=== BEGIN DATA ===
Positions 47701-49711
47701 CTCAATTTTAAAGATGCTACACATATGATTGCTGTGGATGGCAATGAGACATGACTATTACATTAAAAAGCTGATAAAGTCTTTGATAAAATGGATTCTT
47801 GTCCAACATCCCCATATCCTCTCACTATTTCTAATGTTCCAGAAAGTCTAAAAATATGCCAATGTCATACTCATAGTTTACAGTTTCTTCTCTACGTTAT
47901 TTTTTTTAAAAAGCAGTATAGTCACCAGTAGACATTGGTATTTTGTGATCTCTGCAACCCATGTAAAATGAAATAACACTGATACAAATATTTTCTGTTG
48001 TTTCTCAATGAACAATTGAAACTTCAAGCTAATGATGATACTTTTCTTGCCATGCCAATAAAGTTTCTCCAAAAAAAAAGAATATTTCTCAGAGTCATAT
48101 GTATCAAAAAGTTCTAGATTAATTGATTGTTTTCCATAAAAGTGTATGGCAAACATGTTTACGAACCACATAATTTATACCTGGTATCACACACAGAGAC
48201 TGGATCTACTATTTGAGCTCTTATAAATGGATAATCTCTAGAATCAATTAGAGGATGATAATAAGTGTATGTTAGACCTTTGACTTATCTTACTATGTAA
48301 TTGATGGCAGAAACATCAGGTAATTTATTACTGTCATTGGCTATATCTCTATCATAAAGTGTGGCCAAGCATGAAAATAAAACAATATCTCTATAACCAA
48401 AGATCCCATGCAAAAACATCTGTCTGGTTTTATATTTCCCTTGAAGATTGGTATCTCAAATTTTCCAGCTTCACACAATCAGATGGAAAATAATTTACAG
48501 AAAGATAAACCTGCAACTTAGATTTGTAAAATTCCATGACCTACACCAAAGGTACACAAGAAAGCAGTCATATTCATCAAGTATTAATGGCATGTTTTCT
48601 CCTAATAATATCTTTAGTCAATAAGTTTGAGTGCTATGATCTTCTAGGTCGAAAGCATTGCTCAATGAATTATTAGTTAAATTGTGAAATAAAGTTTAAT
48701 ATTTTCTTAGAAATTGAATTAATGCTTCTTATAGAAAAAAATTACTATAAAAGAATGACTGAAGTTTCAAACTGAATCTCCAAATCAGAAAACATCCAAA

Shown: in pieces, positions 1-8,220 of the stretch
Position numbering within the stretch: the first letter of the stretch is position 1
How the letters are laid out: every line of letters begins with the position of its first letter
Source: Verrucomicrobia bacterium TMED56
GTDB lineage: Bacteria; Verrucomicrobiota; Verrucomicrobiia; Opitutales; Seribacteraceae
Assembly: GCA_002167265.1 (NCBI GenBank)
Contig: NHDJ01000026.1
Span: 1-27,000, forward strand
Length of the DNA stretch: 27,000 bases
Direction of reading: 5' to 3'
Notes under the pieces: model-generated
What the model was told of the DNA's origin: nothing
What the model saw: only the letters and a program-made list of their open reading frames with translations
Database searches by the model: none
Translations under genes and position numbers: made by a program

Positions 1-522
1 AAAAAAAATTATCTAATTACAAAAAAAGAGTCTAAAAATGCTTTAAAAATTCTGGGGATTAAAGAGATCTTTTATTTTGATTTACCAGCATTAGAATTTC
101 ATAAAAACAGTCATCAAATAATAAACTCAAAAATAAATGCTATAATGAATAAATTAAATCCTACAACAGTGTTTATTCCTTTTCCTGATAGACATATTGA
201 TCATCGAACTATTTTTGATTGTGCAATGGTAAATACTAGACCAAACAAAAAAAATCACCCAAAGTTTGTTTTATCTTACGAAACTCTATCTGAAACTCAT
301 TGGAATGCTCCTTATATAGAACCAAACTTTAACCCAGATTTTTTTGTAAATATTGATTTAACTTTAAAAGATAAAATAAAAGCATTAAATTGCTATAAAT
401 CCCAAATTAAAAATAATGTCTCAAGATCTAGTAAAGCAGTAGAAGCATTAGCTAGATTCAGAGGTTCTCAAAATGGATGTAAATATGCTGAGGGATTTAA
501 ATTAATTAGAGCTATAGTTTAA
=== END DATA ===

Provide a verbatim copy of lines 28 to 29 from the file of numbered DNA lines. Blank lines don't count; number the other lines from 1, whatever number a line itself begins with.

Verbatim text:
Positions 1-522
1 AAAAAAAATTATCTAATTACAAAAAAAGAGTCTAAAAATGCTTTAAAAATTCTGGGGATTAAAGAGATCTTTTATTTTGATTTACCAGCATTAGAATTTC